The Disadvantages of Employee Orientation

by Ruth Mayhew; Updated September 26, 2017

Employees and employers alike have high expectations for new-hire orientation. Using an orientation program to help newly hired employees become familiar with the organization poses several disadvantages. These range from preparation costs to the inability to personalize training and orientation.

Orientation Preparation

Every member of the human resources team should play a role in developing new employee orientation. The compensation and benefits specialist presents a section that addresses his role in the department, how employees are compensated, withholding status, health care benefits and retirement savings programs. Likewise, human resources presentations on matters such as workplace safety, recruitment, promotion and selection, and how to report workplace concerns must be included in an orientation program. The disadvantages of presenting such a thorough orientation session is preparation and staff time, which is particularly costly for employers who frequently hire large numbers of employees.

Scheduling

When employers hire several new employees within a short period of time, they might want to save time and money by conducting orientation for the entire group instead of one or two new employees at a time. Scheduling challenges can arise from attempting to coordinate the schedules of hire dates and the corresponding orientation dates and times. In addition, if a department is already short-staffed, managers may need new employees to assume their duties and responsibilities before they have a chance to finish orientation. The disadvantage is that an employee must begin her job duties before learning as much as possible about the company's philosophy and business practices.

Location

Orientation sessions should be conducted in a conference room situated away from busy work areas to prevent disruptions during class. Human resources staff can be at a disadvantage while trying to find a suitable area where the new employees can devote their full attention to the presentations and not be distracted by operations in a fast-paced working environment, unless the organization has a classroom or conference that can be specifically dedicated to orientation for several hours or several days

Online Orientation

While many employers offer self-service, online orientation to maximize resources, technology use and minimize staff time, the disadvantage to learning about a new employer online is that it depersonalizes the process. New employees want to learn face-to-face, and put faces with names of people and their roles within the company. Online orientation presentations also pose challenges for employees whose computer skills are minimal or nonexistent. This can certainly cause frustration for new hires, which causes the beginning of the employment relationship to be on a shaky foundation.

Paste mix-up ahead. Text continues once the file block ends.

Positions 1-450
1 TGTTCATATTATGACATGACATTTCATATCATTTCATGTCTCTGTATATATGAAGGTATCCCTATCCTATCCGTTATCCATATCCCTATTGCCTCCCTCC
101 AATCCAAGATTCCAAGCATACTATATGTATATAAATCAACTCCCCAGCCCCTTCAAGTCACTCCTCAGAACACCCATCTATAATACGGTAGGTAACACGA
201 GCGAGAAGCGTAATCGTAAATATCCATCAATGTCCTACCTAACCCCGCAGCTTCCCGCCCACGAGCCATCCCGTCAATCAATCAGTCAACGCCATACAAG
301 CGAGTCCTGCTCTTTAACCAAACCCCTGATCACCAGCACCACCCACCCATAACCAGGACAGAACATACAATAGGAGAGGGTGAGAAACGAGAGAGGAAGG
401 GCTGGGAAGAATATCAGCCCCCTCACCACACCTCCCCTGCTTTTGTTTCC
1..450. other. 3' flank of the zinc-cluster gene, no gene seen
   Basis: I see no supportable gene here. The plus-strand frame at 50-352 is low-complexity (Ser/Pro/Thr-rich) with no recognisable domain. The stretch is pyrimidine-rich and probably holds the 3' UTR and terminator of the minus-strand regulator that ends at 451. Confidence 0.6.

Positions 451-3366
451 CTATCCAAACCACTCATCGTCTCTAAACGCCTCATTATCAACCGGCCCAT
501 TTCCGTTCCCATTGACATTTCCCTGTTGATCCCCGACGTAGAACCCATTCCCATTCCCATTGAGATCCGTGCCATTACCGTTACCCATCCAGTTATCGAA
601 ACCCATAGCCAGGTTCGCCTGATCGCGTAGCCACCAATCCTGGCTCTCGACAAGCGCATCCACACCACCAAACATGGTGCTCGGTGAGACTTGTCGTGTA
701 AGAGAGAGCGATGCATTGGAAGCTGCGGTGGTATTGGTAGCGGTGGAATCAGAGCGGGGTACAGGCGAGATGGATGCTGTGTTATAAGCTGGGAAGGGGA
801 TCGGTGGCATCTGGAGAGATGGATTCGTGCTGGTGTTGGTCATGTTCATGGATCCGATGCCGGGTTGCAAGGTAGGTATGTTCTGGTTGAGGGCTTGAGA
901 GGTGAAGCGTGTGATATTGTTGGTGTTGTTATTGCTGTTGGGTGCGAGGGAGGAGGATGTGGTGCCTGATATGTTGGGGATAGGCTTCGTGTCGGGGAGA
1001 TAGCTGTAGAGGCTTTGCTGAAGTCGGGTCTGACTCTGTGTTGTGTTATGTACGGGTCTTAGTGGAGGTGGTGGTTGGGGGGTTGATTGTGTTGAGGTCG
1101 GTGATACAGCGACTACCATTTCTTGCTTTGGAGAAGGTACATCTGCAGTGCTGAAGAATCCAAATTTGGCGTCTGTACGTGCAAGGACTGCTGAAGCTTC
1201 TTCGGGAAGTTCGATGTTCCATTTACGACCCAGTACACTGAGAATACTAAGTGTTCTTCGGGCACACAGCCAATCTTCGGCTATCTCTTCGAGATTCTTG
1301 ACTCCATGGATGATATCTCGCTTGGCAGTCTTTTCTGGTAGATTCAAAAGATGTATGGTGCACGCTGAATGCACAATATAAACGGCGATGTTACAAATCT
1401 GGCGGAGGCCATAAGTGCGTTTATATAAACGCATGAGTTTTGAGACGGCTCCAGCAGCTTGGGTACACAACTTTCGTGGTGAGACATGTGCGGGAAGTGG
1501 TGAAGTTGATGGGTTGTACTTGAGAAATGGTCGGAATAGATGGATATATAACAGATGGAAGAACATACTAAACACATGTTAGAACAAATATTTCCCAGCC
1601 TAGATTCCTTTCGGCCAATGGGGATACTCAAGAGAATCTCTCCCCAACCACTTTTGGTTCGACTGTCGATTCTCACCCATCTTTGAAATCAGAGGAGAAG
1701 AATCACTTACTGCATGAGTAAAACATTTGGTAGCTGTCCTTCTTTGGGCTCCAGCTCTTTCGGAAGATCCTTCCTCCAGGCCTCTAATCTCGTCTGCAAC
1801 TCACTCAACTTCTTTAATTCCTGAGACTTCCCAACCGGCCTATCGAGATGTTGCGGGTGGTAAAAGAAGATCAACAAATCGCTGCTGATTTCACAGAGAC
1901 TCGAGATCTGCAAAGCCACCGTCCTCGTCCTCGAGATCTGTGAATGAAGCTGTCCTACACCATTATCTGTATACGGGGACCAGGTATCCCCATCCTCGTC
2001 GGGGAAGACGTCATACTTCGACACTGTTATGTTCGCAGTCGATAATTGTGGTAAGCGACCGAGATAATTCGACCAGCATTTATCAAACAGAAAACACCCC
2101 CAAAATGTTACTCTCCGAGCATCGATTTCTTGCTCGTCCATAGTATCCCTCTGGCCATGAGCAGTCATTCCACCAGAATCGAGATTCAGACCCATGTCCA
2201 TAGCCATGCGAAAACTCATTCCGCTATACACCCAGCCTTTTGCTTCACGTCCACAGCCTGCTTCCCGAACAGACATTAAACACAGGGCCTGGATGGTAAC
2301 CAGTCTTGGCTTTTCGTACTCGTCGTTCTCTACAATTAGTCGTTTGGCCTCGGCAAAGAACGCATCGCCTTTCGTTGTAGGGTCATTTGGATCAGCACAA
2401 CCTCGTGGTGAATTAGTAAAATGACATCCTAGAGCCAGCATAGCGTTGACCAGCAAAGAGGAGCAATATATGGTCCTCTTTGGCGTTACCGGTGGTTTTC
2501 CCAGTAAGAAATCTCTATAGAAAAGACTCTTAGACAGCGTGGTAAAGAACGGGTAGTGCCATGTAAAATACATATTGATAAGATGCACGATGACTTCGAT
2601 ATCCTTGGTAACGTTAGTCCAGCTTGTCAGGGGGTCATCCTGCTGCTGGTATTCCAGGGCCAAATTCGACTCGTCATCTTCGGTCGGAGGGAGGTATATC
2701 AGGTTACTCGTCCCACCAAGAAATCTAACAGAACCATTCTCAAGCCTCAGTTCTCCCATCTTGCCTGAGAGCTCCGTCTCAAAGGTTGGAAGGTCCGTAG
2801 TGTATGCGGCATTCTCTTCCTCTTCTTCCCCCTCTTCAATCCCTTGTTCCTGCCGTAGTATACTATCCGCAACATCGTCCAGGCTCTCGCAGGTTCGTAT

Limited Information

Workplace rules, policies and guidelines change over time, especially for companies in the growth stage of their business. When these changes occur, employers revise the employee handbooks and distribute them to their workforce. Orientation for new employees is great, but an even better system would be to provide refresher training on the company's mission and values as they develop throughout the company's growth. The disadvantage of orientation programs is that they limit the information presented to new employees, and neglect to keep employees informed of organizational changes that may have been discussed during the initial orientation sessions. Preventing this disadvantage requires employers to maintain open communication lines with employees instead of relying on orientation to be the only introduction an employee has to understanding the company's philosophy and vision.

About the Author

Ruth Mayhew has been writing since the mid-1980s, and she has been an HR subject matter expert since 1995. Her work appears in "The Multi-Generational Workforce in the Health Care Industry," and she has been cited in numerous publications, including journals and textbooks that focus on human resources management practices. She holds a Master of Arts in sociology from the University of Missouri-Kansas City. Ruth resides in the nation's capital, Washington, D.C.